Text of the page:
Convention. They are uninstructed, but
Secretary Fairchild has approved the de
sign of the new twenty-dollar silver certifi
cates bearing an excellent likeness of the
late Secretary Manning.
Nearly $000,000 had been raised up to
May 10 for foreign missions of that $1,000,
000 centennial fund which the Northern
Presbyterian Church has undertaken to
The National Convention of the Equal
Rights party in session at I)-s Moines, in..
nominated ~Belva A. Lockwood for Prei
dent, and Alfred H. Love of Philadelphia
for Vice President.
Capt. Reagan, a former conductor of the
East Tennessee, Virginia and Geogia
Road, is now in Florida making a fortune.
He recently made $75,000 on a $1,500 in
vestment in real estate during the boom.
During the roll in the New York State
Republican Convention yesterday, when
the name of Chauncey M. Depew was read,
it was received with a perfect storra of ap
Melville E. Stone. founder and editor of
the Chicago News, has sold his entire in
terest to Victor F. Lawson, who has been
the publisher since shortly after the laily
News was stArted.
The Republican Convention of the 7th
Virginia district at Charlottesville has
elected Senator Rildleberger and ex-Sena
tor Lewis delegates to the Chicago Conven
tion. They favor Blaine.
At Cincinnati the Union Tabor Conven
tion has adopted a platform and nominated
A. J. Streeter, of Illinois, for President,
and Charles E. Cunningham, of Littlk
Rock, for Vice-President.
The third day of the Texas international
and inter-State drill and celebration was
devoted to the dedication of the new State
capital building. The military and civic
demonstration in honor di the event has
probably never been equalled in any State.
Thomas Greshamn, railroad employec, wa:
shot andl killed in Atlanta yesterday by
George Eddleman, real estate agent.
Gresham had expressed himself as favora
ble to secret societies. when Eddleman,
who was drunk, pulled out a pistol ant
A New Turk business man has a nove]
method of refreshing his memory. Wher
he has something important to attend ti
the next day, he writes himself a posta
card, reminding him of the matter, and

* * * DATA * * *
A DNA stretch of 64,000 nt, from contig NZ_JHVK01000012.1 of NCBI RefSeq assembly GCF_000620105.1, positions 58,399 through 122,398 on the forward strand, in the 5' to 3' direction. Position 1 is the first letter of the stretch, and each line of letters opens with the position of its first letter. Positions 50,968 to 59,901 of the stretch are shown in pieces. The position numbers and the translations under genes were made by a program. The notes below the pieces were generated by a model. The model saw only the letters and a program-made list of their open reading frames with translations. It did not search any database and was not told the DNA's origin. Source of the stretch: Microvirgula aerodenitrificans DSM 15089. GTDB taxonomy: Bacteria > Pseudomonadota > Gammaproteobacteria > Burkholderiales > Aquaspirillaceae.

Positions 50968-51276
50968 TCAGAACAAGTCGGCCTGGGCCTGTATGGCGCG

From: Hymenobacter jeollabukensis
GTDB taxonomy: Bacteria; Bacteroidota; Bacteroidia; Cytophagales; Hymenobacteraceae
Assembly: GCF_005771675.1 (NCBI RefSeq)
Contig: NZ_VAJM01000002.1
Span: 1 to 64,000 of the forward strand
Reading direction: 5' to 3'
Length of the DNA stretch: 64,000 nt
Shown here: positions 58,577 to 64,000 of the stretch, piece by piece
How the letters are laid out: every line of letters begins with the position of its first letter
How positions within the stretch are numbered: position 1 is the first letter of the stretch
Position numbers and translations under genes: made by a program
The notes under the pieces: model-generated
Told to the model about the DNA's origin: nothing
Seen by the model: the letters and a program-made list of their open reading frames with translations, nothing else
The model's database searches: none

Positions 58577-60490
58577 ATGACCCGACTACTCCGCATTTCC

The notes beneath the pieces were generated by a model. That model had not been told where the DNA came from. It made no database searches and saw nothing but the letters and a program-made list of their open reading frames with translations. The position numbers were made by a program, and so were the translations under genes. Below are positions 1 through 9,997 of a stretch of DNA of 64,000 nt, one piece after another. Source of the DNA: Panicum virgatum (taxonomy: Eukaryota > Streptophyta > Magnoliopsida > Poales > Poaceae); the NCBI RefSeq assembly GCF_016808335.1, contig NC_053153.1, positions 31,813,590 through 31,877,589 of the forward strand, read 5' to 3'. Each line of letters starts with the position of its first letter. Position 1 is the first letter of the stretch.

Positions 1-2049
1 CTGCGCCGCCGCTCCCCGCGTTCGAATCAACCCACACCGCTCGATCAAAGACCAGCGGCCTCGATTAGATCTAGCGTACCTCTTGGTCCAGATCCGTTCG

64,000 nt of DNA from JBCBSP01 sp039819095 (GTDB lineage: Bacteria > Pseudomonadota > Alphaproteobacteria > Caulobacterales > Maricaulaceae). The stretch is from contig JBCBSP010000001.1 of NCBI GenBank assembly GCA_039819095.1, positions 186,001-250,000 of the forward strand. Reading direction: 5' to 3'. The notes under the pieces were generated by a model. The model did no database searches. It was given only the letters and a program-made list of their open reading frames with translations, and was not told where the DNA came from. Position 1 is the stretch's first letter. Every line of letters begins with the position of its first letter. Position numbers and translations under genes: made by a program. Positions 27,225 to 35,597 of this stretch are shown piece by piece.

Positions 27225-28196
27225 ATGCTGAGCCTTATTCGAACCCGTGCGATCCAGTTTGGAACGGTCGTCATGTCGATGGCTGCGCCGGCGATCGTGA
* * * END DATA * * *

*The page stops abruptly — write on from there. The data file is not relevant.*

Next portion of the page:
finding the card among the mail the nex1
morning, attends to it the first thing.
The thirteen-year-old son of H. 1M
Vaughn, a well-to-do farmer residing nea
Jackson, Ga., hanged himself in the bare
Tuesday night with the wagon lines. H<
was the family pet, and grief over a slighl
whipping with a switch, administered bh
his mother, is supposed to have been tht
cause of the suicide.
On Wednesday night Felix Jones caller
at the residence of Mrs. Stanford in At
lanta to escort her daughter to church
Dan Stanford, brother of the girl, play
fully pointed a pistol at Jones, when i
was discharged accidentally, the bullet en
tering Jones's head. Jones died in a few
hours. The coroner's verdict was deatl
The employees of Singer, Nimick & Co.
iron manufacturing company, of Pittsburg
Va., have been notitied that their wages
will be reduced 10 per cent. on May 28
The advance granted in February, 1887
and the proposed redurction will make wage:
the same as they were prior to that ad
vance. About a thousand men are affected
The Tennessee State Democratic Con.
vention, which .has been in session sinc<
last Wednesday, has nominated Governo1
Robert L. Taylor for re-election. The op
position, which had been fighting him or
every occasion, surrendered and the fortietl
ballot resulted virtually in his nominatiot
by acclamation, as he received nearly ever:
A dispatch from Pittsfield, Ill., says
The break in the Mississippi levee increase:
and 102.000 acres of land that have beet
protected will soon be in the bottom of at
immense lake. Owners and tenants ar<
hurrying to the uplands for personal
safety, leaving most of their property ti
the Iloods. Hundreds of families are
camped in the open fields out of reach o!
the water, having no place to go. A colc
rain has set in, making their desolatior
more dreary and complete.
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BtIt tgIc.a aoetslicg moe thou low pie.. tolnda our
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N EXTas to ourlow
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clse thatuary e opertin t88he works
marnugcturinteis hCelraed T uE
The greaet dsessility ieiofte mosd
preom in fuehsoyo teIsi
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Aboaw puill.Th hhfigand oxthe
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it usr forveinstime. reteig
R. . ETR, TISN
ONTHEOFRST WEL OCATER,th
both 1888. tad emnetBares
The Bpilding, seoated onte otheamst
poserou Wenthesor and thee sti-ts
tute Terenisooroly aerhebuiew oro
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reacheprmetan the effiny of itn
crsof Churches farle nursedtane
Tha er onenhaien th oroughlyrng
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Rev W. R.. ASLL,
FIRST CASS. BOARDIN CASE
in C FFlstn fCXeacomdtionES.